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Br J Anaesth. 1993 Sep;71(3):340-7.

Perioperative monitoring with pulse oximetry and late postoperative cognitive dysfunction.

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  • 1Department of Anaesthesia, Herlev Hospital, University of Copenhagen, Denmark.

Abstract

In a randomized, blinded clinical study, we have used objective and subjective measures to determine if perioperative monitoring with pulse oximetry--by virtue of its potential to lessen hypoxaemia--would decrease late postoperative cognitive dysfunction. We investigated 736 adult patients undergoing elective procedures (other than cardiac, neurosurgical or for cancer) under regional or general anaesthesia, allocated randomly to undergo (group I) or not to undergo (group II) pulse oximetry monitoring in the operating theatre and recovery room. Cognitive function was evaluated using the Wechsler memory scale (WMS) and continuous reaction time (RT) test the day before surgery, and on the 7th day after operation or at discharge if that occurred before postoperative day 7. A questionnaire sent 6 weeks after surgery elicited patients' subjective perceptions regarding cognitive abilities. There were no significant differences between the two groups in either the total WMS score, the score for each WMS subtests or RT test. The questionnaire revealed that 7% in group I and 11% in group II believed cognitive abilities had decreased (ns). For the 40 patients whose WMS scores were 10 points less after than before operation, a follow-up study was undertaken 3 months after surgery. At that time, the median WMS score had returned to the preoperative value. We conclude that, for these 736 patients, subjective and objective measures did not indicate less postoperative cognitive impairment after perioperative monitoring with pulse oximetry.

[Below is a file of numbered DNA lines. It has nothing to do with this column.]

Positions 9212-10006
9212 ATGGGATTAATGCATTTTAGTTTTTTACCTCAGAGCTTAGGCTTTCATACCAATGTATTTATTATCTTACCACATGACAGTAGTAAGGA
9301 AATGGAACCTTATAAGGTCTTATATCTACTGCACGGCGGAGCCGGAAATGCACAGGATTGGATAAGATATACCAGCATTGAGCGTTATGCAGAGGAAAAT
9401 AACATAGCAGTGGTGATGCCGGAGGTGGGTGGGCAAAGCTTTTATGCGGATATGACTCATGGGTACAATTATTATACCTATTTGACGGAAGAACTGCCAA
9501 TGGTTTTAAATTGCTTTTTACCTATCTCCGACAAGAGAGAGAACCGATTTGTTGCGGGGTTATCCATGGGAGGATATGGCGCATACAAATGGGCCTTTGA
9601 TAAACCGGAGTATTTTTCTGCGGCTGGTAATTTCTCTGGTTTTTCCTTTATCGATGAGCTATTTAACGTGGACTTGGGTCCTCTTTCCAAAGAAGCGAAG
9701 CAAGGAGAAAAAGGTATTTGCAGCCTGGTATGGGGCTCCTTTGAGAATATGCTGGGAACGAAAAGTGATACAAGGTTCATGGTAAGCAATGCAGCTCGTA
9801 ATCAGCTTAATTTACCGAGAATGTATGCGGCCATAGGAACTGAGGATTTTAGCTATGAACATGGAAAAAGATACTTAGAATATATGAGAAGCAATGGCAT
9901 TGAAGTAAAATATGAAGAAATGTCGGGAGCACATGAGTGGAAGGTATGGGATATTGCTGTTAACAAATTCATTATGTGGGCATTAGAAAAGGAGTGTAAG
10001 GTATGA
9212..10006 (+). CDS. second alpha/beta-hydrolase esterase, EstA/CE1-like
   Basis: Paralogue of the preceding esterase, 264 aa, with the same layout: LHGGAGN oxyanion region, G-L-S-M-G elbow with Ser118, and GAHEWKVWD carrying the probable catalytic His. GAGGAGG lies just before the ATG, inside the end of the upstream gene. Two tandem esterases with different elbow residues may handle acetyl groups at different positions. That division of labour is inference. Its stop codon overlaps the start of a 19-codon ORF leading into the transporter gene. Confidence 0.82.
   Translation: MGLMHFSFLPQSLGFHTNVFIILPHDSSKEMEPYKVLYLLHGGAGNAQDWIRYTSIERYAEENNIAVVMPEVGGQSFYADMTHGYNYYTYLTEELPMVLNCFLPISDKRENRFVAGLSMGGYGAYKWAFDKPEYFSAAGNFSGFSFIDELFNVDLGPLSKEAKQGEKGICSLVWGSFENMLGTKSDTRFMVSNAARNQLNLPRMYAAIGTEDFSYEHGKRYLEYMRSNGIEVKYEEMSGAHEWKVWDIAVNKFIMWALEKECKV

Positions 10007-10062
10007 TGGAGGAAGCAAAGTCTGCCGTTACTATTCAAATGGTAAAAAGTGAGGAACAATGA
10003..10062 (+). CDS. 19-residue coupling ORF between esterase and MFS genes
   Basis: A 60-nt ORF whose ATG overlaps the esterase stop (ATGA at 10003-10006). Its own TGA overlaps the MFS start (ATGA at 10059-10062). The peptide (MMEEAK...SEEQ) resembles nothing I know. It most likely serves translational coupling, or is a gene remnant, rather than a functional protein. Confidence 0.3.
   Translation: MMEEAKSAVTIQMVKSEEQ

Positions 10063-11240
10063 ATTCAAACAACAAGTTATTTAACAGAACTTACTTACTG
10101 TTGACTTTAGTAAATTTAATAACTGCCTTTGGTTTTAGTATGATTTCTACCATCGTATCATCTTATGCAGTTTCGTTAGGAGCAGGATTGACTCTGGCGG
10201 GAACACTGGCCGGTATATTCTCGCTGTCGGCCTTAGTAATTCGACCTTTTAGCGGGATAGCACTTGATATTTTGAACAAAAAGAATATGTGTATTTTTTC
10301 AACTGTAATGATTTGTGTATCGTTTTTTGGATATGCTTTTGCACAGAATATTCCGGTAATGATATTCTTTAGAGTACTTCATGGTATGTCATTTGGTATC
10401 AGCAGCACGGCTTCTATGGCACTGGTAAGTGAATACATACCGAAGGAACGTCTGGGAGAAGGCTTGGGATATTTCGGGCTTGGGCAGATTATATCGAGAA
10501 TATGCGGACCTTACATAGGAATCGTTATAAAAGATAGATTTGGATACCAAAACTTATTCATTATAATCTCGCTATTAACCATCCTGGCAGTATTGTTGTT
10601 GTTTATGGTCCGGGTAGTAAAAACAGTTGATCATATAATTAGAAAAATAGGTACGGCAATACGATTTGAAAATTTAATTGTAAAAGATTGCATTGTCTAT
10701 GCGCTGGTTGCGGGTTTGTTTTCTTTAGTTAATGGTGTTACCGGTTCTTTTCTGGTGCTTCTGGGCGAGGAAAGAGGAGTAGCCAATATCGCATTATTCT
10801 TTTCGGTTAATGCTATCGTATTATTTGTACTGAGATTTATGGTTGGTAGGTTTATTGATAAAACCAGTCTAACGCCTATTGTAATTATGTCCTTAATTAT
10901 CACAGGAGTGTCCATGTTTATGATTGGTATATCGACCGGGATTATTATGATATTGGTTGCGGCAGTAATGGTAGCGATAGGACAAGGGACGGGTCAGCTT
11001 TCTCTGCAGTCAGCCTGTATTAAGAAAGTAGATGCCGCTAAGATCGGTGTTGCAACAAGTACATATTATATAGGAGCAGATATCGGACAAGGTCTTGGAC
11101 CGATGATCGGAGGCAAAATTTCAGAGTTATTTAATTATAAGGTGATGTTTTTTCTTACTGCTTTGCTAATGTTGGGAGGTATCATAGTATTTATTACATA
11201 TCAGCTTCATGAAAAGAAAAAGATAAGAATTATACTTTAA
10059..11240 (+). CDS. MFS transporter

PMID:
8398512
[PubMed - indexed for MEDLINE]
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